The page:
At first blush this radical change may be thought to break the bank, but without the need to replace two bridges, nor maintain them in the future, the life cost could well be less than the simpler approach. But a lot of thought will have to go into the planning, in order to keep things reasonable once construction begins.
They should’ve never done the old project, getting rid of the old railroad depot, what a shame. So was urban renewal loss lots of Canadian (immigrant history) they where the catalyst along with the Irish in making Lowell.
I will be glad to see changes that make it safer for walkers who are now walking on Thorndike street, so unsafe and scary for both walkers and drivers alike.
This is very encouraging. Kudos to City Manager Murphy, the City Council, and our City planners for innovative and forward thinking. This road design will reconnect parts of Lowell the way the Rose Kennedy Greenway now connects parts of Boston that for decades were divided by the elevated expressway.
If they cascade (“link”) the traffic lights all along Thorndike this likely will be a great success for everyone (walkers, bikers, drivers). Anyone who has ever driven in Manhattan knows how well cascaded traffic lights can work.
If they don’t, it adds more places for traffic to get jammed up. If it makes navigation worse in that way I could unfortunately see a revolt in future years against such changes.
Darn it. Been fighting that stupid rotary as long as I’ve been driving. Now that I move away, the city fixes it. The right way.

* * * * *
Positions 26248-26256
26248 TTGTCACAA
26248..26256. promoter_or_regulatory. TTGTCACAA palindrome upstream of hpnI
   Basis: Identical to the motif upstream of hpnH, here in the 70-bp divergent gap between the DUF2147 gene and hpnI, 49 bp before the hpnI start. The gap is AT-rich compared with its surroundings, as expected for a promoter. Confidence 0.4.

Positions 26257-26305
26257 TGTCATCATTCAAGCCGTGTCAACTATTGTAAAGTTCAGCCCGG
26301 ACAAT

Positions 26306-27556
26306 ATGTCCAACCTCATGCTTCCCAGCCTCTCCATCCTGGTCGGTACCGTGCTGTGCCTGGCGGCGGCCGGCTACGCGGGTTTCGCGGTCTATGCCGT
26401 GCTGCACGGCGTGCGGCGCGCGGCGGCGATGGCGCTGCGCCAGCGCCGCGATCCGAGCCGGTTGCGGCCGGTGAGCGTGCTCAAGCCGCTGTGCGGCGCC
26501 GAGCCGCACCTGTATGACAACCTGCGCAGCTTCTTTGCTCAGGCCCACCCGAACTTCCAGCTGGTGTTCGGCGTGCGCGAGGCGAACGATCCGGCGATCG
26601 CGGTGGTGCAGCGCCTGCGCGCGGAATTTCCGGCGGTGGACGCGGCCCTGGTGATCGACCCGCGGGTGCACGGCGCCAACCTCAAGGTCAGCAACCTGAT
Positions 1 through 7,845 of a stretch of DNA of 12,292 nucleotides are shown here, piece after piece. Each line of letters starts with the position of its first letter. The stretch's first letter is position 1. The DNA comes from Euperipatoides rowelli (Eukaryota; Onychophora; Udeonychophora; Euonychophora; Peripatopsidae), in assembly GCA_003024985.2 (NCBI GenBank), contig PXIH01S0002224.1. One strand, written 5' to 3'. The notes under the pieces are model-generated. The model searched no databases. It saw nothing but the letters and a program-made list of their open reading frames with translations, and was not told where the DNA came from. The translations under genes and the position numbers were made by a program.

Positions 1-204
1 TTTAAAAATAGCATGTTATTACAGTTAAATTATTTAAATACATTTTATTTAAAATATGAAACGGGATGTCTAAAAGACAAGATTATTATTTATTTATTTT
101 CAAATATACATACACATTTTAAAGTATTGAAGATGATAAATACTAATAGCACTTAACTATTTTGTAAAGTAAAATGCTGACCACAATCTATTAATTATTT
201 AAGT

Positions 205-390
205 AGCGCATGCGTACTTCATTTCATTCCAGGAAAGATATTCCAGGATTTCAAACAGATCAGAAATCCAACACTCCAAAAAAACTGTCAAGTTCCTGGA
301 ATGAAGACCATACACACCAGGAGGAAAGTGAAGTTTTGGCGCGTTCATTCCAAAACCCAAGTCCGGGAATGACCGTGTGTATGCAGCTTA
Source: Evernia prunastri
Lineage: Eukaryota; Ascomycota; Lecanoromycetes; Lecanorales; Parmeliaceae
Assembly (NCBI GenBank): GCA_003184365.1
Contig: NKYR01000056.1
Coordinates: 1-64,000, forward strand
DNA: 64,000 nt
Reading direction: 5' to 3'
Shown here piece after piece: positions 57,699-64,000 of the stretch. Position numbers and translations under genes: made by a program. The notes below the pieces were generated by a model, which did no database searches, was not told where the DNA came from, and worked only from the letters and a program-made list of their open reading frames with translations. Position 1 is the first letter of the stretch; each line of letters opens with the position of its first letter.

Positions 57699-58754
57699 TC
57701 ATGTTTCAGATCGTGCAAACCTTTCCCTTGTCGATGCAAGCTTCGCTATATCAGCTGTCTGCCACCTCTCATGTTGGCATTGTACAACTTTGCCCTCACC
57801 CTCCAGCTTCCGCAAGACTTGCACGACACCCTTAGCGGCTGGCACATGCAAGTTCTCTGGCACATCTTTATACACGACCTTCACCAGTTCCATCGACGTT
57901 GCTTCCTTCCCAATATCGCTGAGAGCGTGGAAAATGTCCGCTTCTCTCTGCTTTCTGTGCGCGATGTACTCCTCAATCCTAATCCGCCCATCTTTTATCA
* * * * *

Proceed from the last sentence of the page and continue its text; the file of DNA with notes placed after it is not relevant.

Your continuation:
As always thank you for keeping us up-to-date. This plans sounds really exciting. It also sounds as if the process worked, that the city listened to what the people who showed up at earlier sessions had to say!
Do we know when the work might start and/or be finished?
Encouraging on two fronts. A major step in terms of better design. Also very encouraging to see the public hearing have such an impact.
This is great! One question, any chance of a green swath down the center? Thank you city of Lowell folks involved. Thank you VHB.
I wish I had known these meetings were happening. Thought I signed up to receive notices, but never received any.
I was shocked when I read the overpass would be filled in. It’s great that the city and engineering firm took public input and reworked the project. That said I’m glad there’s a 3rd public input session planned. I wanted to wait till more info came out before commenting but the Sun hasn’t covered this at all as far as I know.
From the pic above I see an abundance of dedicated turn lanes that will make crossing the street on foot no less arduous than its current state. It looks to be double the width of asphalt compared to where someone would cross at the train station. It reminds me of Daniel Webster highway in Nashua. Not somewhere I want to be outside of a car.
Eliminating the turn lanes would allow the city to sell the surplus land for development and generate tax revenue. Land use and how buildings meet the street are key factors in walkability. The current configuration of buildings in the vicinity don’t frame a good walking environment. Let’s make sure non-transportation land use considerations are built into the plan.
Are there protected bike lanes linking DTL to the train station?
Where is the metered parking near the train station and Sal’s?
How wide are the lanes? Not more than 10 feet is the standard for safe speeds.
Could we use stop signs instead traffic lights to save money and keep pedestrian and traffic flow moving?
The current redesign is pretty good but I know we can do better.